## sexta-feira, 13 de abril de 2012

### List comprehension and Generator Expressions

Python language has several interesting features. In this post, let's talk about two features: List comprehension and generator expressions.

List comprehension is a syntactic construct that allows creation of lists very similar to the way of defining sets in set theory. In set theory, we can define a set through a property that characterizes its  elements .
S = {2x | x Î N and 1 <= x <= 3}

In Python, we can define a list with the same elements of S as follows:
S = [2 * x for x in range (1,4)]

This way of defining the list allows you to implement algorithms more clear and direct. The quicksort algorithm can be defined as follows:

def qsort (list):
if list == []:
return []
else:
pivot = list [0]
lesser = qsort ([x for x in list [1:] if x
Greater = qsort ([x for x in list [1:] if x> = pivot])
return lesser + [pivot] + Greater




From a list, we can create two lists: lesser and greater. The lesser list is formed by  elements smaller than the pivot .  The last list is formed by elements greater than the pivot. These two lists are sorted recursively and then are joined again.

The version dynamic choice of pivot can be easily set as follows:

from random import randrange
qsortrand def (list):
if list == []:
return []
else:
pivot = list. pop (randrange (len (list)))
lesser qsortrand = ([l for l in list if l
Greater qsortrand = ([l for l in list if l> = pivot])
return lesser + [pivot] + Greater




import random
import time
quick import from qsort, qsortrand

numElements = int (raw_input ("Enter array size:"))
testlist = random. sample (xrange (999999999), numElements)
q is in qsort, qsortrand:
print "# elements:% d"% numElements
testlist list = [:]
start = time. clock ()
result = q (list)
elapsed = (time. clock () - start)
print "% .3 f secs"% (elapsed)





Test Results:
 100 1000 10000 qsort 0001 secs 0008 secs 0043 secs qsortrand 0001 secs 0011 secs 0052 secs

Although it is a good idea to use list comprehension have some problems with performance and efficient use of memory. So, the Python language introduced the concept of generators and generator expressions.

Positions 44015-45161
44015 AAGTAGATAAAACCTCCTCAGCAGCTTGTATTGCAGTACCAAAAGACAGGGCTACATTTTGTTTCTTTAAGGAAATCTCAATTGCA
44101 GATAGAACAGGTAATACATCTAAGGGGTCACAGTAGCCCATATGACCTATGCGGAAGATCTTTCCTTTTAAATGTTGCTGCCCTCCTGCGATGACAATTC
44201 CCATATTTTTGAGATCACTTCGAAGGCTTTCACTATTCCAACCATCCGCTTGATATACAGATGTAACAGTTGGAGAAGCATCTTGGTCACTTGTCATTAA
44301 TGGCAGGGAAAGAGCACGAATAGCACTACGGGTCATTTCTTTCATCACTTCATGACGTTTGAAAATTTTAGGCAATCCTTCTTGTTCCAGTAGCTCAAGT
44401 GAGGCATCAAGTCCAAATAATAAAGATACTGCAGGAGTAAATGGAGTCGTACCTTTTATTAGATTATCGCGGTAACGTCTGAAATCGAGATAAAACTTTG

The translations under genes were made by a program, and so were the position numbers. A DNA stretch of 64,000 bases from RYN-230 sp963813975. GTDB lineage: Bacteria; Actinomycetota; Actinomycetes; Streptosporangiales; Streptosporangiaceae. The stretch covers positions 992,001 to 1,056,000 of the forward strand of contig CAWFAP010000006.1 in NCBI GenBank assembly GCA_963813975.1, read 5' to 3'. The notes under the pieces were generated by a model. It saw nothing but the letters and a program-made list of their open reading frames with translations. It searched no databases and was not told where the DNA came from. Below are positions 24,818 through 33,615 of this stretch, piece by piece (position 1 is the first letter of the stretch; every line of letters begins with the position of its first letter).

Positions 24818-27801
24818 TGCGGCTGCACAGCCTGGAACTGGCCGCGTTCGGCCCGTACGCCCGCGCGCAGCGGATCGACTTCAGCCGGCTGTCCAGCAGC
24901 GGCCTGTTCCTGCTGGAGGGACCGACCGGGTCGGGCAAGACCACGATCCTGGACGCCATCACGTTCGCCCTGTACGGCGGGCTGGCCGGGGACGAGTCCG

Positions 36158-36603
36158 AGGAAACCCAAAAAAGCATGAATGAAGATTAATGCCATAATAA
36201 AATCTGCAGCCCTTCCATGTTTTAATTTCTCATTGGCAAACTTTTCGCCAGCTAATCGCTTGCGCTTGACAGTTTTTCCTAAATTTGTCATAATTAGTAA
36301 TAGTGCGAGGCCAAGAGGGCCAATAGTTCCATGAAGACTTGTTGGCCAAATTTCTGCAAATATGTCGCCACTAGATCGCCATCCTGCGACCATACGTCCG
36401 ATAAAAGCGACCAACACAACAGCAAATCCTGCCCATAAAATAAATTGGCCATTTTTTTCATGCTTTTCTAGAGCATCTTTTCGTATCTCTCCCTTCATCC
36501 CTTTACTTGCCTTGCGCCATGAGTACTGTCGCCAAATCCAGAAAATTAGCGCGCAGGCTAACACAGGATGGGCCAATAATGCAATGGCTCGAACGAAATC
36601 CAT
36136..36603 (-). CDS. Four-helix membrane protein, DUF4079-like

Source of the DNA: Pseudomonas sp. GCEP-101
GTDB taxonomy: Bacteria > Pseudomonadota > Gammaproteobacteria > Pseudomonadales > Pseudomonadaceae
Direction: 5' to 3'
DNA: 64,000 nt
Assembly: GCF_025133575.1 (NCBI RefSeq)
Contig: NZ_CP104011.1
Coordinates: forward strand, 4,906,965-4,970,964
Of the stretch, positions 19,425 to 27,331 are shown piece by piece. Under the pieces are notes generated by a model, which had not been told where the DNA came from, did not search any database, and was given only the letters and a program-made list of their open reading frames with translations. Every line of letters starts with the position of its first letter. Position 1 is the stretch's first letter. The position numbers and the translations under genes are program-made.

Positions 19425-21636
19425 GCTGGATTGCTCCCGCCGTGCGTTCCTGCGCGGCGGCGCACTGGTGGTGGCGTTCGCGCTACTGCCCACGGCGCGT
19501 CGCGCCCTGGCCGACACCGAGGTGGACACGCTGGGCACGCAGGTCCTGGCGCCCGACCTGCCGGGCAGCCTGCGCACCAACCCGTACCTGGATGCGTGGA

In some cases, experience shows that need not have all the list created in memory. We just need to know to iterate over the elements one by one. To perform the sum of all numbers in a certain range does not need the entire range created a priori.Consider the following example:

import time
start = time. clock ()
# List using compreenhension
print sum ([x for x in range (1, 1000000)])
elapsed = (time. clock () - start)
print "% .3 f secs"% (elapsed)


start = time. clock ()
# Generator expression using
print sum (x for x in range (1, 1000000))
elapsed = (time. clock () - start)
print "% .3 f secs"% (elapsed)


Result:
499999500000
0340 secs
499999500000
0224 secs

The semantics of a generator expression is that the elements are generated when needed.

  = g (x for x in range (1, 1000000))
print g. next ()
print g. next ()
print g. next ()

Output
1
2
3



The semantics of an  generating  expression is equivalent to  anonymous  generating  function  using  yield.


def __ f (exp):
for x in exp:
yield x

__ g = f (iter (range (1, 1000000)))
print g. next ()
print g. next ()
print g. next ()

Sa t of
A
2
3



An interesting example is to use the generating expression to make a program that displays the Fibonacci numbers less than 100.

def fib ():
a, b = 0, 1
while 1:
yield b
a, b = b, a + b

for x in fib ():
if x <100:
print x